Nine Worlds Geek Fest 2016
Written by Seb Reid on 06 Sep 2016
Introduction: What is Nine Worlds?
I personally consider myself to be a bit of a geek. I have been into science fiction, fantasy, gaming and anime for well over two decades now, and some of my fondest memories growing up revolved around the Christmas showings of the original Star Trek films. In my early teens I found myself frequenting the dusty basement of UMIST’s Reynolds Building to attend the monthly Star Trek gatherings to acquire new VHS copies of various Star Trek series before they aired in the UK. In more recent years, I have found myself going to MCM Comic Cons as well as any residential anime convention that I could actually get tickets to.
I sort of stumbled onto the existence of Nine Worlds via some very good friends of mine who gave this “geekfest” glowing recommendations. I took a punt, not knowing what to expect - in fact, I tried to limit my research into the convention so that it would be a complete surprise. I expected to be welcomed, to be entertained; to learn, discuss, debate and consider other opinions, and for it to be inclusive and fun. I was not disappointed.
Nine Worlds Geek Fest
Nine Worlds is now in its third, going on fourth, year in existence. Having moved from a venue at Heathrow to the huge Novotel in Hammersmith, London, Nine Worlds attracted over 1,500 fans and guests to its annual festival of everything geeky. Unlike a lot of events I tend to attend, Nine Worlds caters for everyone… and I do mean that. One of the main aims of the event is to be inclusive, and this shows in the efforts made by the organisers by ensuring that events are well thought out and well timed, with rooms planned to ensure full accessibility and everyone made to feel welcome.
Nine Worlds has a huge spread of special interest streams to try and cater for as many creative groups and fandoms as possible. This year’s programme was divided into ten distinct streams, within which events were organised including:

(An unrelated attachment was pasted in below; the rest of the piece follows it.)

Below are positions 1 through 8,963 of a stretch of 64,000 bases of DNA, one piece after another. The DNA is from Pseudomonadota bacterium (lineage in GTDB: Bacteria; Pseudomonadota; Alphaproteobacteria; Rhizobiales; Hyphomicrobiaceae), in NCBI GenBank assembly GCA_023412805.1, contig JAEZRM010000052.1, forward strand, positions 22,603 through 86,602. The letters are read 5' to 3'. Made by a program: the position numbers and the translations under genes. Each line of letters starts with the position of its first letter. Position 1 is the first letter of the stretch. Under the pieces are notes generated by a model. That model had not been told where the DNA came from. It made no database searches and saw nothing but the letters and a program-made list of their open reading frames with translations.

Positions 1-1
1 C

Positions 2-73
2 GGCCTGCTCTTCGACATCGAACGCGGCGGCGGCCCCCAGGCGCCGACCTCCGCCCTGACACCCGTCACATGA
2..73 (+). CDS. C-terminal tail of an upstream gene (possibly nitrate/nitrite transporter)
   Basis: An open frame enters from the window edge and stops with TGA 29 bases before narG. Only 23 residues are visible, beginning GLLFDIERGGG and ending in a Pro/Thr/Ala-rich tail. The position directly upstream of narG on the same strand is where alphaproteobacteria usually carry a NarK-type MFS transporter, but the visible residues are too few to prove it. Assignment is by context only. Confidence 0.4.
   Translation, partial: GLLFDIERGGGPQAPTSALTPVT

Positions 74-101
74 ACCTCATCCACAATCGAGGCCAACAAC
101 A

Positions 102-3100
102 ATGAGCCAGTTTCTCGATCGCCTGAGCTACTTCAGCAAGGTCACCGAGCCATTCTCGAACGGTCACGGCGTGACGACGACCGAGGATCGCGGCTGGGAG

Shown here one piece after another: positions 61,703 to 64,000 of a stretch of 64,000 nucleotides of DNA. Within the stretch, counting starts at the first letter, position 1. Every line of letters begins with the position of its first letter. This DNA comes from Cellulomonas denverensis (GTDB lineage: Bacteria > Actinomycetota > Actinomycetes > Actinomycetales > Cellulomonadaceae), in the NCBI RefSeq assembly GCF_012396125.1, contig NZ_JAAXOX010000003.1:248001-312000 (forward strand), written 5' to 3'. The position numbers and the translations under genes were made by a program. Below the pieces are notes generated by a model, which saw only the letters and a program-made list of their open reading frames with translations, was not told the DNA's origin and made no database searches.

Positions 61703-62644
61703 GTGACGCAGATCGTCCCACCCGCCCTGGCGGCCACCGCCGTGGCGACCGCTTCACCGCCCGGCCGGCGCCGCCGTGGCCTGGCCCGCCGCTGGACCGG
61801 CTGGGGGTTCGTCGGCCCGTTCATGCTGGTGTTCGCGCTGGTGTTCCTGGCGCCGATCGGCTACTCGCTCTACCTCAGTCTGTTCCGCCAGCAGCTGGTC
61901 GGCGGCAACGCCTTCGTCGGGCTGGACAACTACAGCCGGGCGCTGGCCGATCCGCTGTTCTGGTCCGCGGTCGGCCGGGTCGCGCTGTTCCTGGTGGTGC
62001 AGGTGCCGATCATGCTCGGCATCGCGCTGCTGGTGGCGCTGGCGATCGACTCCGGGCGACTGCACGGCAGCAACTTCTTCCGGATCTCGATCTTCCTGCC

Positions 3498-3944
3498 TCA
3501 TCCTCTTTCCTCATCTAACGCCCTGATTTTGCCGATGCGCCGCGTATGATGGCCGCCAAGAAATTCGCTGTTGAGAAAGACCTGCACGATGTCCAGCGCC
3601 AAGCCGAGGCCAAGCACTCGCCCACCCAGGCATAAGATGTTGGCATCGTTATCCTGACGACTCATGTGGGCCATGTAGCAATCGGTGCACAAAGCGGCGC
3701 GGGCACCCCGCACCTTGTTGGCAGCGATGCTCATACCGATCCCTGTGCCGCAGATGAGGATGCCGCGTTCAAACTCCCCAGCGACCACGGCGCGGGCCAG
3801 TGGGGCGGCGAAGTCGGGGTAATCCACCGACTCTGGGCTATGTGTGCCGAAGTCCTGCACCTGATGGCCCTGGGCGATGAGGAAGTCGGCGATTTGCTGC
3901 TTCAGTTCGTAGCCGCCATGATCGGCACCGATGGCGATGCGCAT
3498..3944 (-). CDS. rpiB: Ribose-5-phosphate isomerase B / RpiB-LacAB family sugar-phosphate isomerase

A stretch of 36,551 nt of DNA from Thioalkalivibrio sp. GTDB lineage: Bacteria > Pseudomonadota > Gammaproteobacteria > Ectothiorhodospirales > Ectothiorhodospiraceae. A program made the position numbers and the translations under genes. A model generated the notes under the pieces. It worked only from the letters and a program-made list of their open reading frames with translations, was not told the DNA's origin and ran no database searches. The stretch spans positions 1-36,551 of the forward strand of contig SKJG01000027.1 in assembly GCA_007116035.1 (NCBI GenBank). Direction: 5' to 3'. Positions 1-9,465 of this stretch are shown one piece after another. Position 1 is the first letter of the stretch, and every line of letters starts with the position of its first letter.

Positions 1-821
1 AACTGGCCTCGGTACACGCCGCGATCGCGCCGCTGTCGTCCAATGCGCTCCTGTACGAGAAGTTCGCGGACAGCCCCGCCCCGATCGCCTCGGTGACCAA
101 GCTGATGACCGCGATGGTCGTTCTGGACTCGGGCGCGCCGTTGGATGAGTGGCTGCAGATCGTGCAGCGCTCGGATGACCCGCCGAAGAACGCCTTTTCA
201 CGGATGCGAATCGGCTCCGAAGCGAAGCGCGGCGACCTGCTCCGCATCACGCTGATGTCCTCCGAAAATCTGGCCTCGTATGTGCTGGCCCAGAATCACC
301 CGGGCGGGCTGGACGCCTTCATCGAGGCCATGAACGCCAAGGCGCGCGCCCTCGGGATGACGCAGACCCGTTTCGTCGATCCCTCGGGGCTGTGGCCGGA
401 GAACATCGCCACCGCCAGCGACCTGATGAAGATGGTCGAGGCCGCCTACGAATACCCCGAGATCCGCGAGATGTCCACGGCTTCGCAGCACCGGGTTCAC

- Academia and Humanities – This included history talks, detailed discussions on time travel, mythology, astronomy and historical fiction.
- Crafting and Creating, provided events from geeky biscuit making to cosplay and crochet.
- The entertainment and moving pictures streams gave us late night movie marathons, steampunk concerts, singalongs and raves.
- The Fanworks and Living Words streams gave all of us who are artists, writers and devourers of fan fiction an outlet to express opinions, pick up tips and have a good chat.
- Gaming was a major element of the convention and provided the attendees an all-day gaming room, RPG and LARP events, talks and the joys of Doctor Magnethands. This stream tied in well with the discussions on technology in our lives and sessions on VR, rocketry and game design.
- The convention also provided space for discussions on identity, sexuality and a place for the exploration and discussion of myriad cultures and fandoms.
- Nine Worlds prided itself on providing a forum for people from every walk of life and various fandoms to collide, discuss, mingle and have fun in a friendly and harassment-free environment.
- For those who wanted to hide and get away from the masses, Nine Worlds also hosted an Expo with 30 stalls from both large and small vendors including publishing houses, cosplay accessories and board games to try and win some hard-earned money.
Its safe to say there was a little of something for everyone.
About Seb Reid
Seb has been an anime fan since the late 90s and is particularly fond of anything post-apocalyptic, amusing, catgirly, ecchi or containing exquisite aerial battles. Living in Leeds with his cats and living up the bachelor life, Seb enjoys whiling the nights away deep in a book, game or a damn good series.
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